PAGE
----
Since I got pregnant I could only eat either sweet or citrus flavor. I love fruits more than ever especially the ones with a lot of sugar like persimmon, watermelon, cantaloupe, berries, and sometimes avocado drizzled with honey. I also loved Pho soup but it takes time to make and I don’t have the energy so I got reminded of one famous Filipino dish and how this dish used to make me want to eat a lot. For us, in the Philippines, our moms make the best food in the world and my mom used to make this for our family quite frequently. The broth of this soup is really enough to make you want to have soft white rice with it. Oh, and the milkfish, when its belly is thick with fats, it tastes so good! For me, it’s the only fish with a yummy belly! Back in the Philippines, we use this fish a lot. It’s one of the most popular fish in the country along with sardines and tilapia. We either make soup with fish or fry them. If you have seen the Philippine map its an archipelago with 7,107 islands and aside from Hawaii, it’s the closest to the deepest seabed in the world—the Marianas Trench so you can easily imagine how abundant the country is with saltwater and freshwater fish. The country is teeming with real wild caught fish. It’s definitely blessed.
I can’t help to mention this, since you know I like to know what’s going on around me, that the Pacific has been in conflict for some time now due to the overlapping maritime borders that East and Southeast Asian countries share. The population is growing and the food supply needed to support the entire population growth of the region is growing really fast—hence, the militarization of the Pacific. Some countries even took measures that would prevent their neighbors from fishing in their own Exclusive Economic Zones. However, as if that’s not enough, the Fukushima meltdown has been aggravating the insatiable needs of the region who rely vastly on a seafood diet. Let’s just put it that way. It’s not a good picture but things are getting better aside from the Fukushima issue.
Anyway, Sinigang is a very traditional Filipino food that you can find in any home during lunch time even in small restaurants along the streets but particularly in the North. Sinigang can be pork, shrimp or chicken but bangus or milkfish is my favorite because it’s the healthiest version. Everyone knows by now that we get good omegas and iodine from fish. You can try any of these meat versions and I’m sure you will love it. The taste of the broth comes from real fresh and unripe boiled tamarind that is mashed. You will know when the tamarind is not ripe because it is tough and the pulp is still greenish inside when you break it in half. You can also use miso for a thicker broth, radish is also great, ground guava leaves, and tomatoes for a more sour broth. I love this dish. It’s very appetizing! Aside from that, you can put okra, eggplants, string beans, and green peppers for a little kick of spiciness. Green peppers (not bell peppers) reduce the fishy taste and adds a good spicy aroma to the dish. For leafy greens, you can use potato leaves or water spinach, bokchoi, or a leafy cabbage called pechay.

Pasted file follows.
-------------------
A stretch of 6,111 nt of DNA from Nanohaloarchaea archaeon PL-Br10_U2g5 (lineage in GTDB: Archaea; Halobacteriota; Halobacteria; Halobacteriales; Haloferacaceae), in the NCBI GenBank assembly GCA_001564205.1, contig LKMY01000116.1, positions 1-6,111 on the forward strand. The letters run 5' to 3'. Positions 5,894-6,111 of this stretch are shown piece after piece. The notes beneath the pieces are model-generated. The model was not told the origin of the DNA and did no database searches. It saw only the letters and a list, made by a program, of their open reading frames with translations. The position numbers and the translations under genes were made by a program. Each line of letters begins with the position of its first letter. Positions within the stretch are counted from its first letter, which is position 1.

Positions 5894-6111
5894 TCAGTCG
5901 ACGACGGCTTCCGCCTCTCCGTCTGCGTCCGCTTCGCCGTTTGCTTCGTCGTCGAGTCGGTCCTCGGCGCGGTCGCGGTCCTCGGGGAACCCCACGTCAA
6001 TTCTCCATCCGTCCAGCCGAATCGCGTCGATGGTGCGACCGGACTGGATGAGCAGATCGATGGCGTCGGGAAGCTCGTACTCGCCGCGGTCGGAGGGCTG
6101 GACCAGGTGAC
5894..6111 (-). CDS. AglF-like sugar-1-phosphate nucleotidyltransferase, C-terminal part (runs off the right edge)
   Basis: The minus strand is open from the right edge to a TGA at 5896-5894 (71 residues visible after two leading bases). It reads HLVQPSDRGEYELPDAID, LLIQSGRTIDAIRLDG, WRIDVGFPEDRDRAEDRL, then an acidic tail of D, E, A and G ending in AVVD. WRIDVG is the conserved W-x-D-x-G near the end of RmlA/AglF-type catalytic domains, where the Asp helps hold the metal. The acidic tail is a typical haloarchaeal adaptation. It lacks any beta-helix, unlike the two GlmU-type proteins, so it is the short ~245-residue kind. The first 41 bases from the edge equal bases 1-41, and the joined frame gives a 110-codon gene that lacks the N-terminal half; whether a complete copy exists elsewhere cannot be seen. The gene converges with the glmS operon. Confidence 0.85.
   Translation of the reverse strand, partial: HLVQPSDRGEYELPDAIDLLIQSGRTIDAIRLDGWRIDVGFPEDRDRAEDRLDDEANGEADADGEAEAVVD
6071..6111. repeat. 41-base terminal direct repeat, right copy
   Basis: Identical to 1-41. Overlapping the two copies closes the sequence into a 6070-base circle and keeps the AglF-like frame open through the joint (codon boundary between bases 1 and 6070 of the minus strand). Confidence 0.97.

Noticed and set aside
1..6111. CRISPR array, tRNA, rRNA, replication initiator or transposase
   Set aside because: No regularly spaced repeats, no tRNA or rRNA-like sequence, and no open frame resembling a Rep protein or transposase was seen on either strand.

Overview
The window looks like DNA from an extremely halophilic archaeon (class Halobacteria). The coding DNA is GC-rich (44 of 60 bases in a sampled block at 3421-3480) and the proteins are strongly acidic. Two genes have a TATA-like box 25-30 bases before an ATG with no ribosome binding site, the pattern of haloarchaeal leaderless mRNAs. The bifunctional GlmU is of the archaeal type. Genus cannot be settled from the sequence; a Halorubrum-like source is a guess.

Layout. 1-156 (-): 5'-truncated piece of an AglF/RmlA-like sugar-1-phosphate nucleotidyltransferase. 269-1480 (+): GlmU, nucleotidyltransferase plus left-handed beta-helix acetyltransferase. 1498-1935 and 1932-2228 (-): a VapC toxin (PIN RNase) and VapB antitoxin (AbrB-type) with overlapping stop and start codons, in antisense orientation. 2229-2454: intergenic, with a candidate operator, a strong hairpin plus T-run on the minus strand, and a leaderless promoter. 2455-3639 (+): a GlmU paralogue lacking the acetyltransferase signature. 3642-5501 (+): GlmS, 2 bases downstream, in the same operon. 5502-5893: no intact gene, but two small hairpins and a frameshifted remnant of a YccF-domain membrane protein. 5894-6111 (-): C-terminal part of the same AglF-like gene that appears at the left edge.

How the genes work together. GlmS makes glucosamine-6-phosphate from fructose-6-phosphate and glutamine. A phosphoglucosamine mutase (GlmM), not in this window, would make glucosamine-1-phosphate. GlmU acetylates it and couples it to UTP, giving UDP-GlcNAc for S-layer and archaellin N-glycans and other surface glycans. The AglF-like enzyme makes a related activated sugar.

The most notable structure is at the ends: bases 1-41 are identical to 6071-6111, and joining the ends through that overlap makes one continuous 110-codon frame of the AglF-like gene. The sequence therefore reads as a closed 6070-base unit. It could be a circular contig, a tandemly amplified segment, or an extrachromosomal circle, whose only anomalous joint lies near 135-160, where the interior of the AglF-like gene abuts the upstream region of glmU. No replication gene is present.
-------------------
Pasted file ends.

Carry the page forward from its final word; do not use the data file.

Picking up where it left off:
Traditionally, sinigang is cooked in a clay pot but now that we are in a modern era we use metal pots. Although some regions still use clay pot which to my opinion yields the best tasting and healthiest dishes. I can still remember drinking ice cold coca-cola when I was a kid after eating lunch. Back then, I didn’t know how bad coke was for your body! But yes coca-cola is a big part of the new generation of Filipinos. Some even prefer drinking powdered orange juice like Tang or Ovaltine. Because in the Philippines it’s almost always warm, Filipinos love anything cold and sweet after eating lunch.
Note that this dish is super easy and anyone can make this even those who never cooked before. See, I couldn’t cook anything until I had to learn to feed my husband’s big appetite! And even though Balkans are big pork eaters, my husband has changed for good and is now more of a reducetarian than an omnivore. He eats some turkey from time to time so maybe the best description is really “reducetarian”. Leave me a comment if you have any questions or DM me on Instagram. Ciao!
Note: This will serve 2 people. If you want to make for 4 or more just add more fish and more water then adjust the salt and pepper.
4-quarts deep pot
1 small saucepan
1 fine strainer
1 wooden spatula
1 large milkfish, cleaned, cut into 3-4 pieces
7 cups filtered water
3 cups string beans, cut into 2 inches
8-10 fresh raw tamarind, unskinned
2 tomatoes, cut into quarters
1 bundle bokchoi or potato leaves
2 green peppers (long ones)
1 medium onion, sliced thinly
1 medium radish, cut into quarters
1 tbsp fish sauce
1/2 tsp salt, to taste
1/4 tsp pepper
1. Bring water to a boil. Add tomatoes, onions, and radish. When the tomatoes are soft and mushy lower the fire.
2. In a small saucepan, throw in the tamarind until it is soft enough to mash. Using a small bowl, mash the tamarind in a fine strainer extracting all the juices. Set the juice aside and throw away the mashed skin and seeds.
3. Throw in the milkfish and simmer for at least 8 minutes.
4. Add the tamarind juice, fish sauce, salt and pepper, and green peppers. If you have okra, eggplants, and any other neutral tasting veggies add them at this point. Simmer for a minute or two. Throw in the bokchoi or potato leaves. Turn off the heat because vegetables cook immediately.
5. Serve in a bowl with white jasmine rice or as is. Enjoy!
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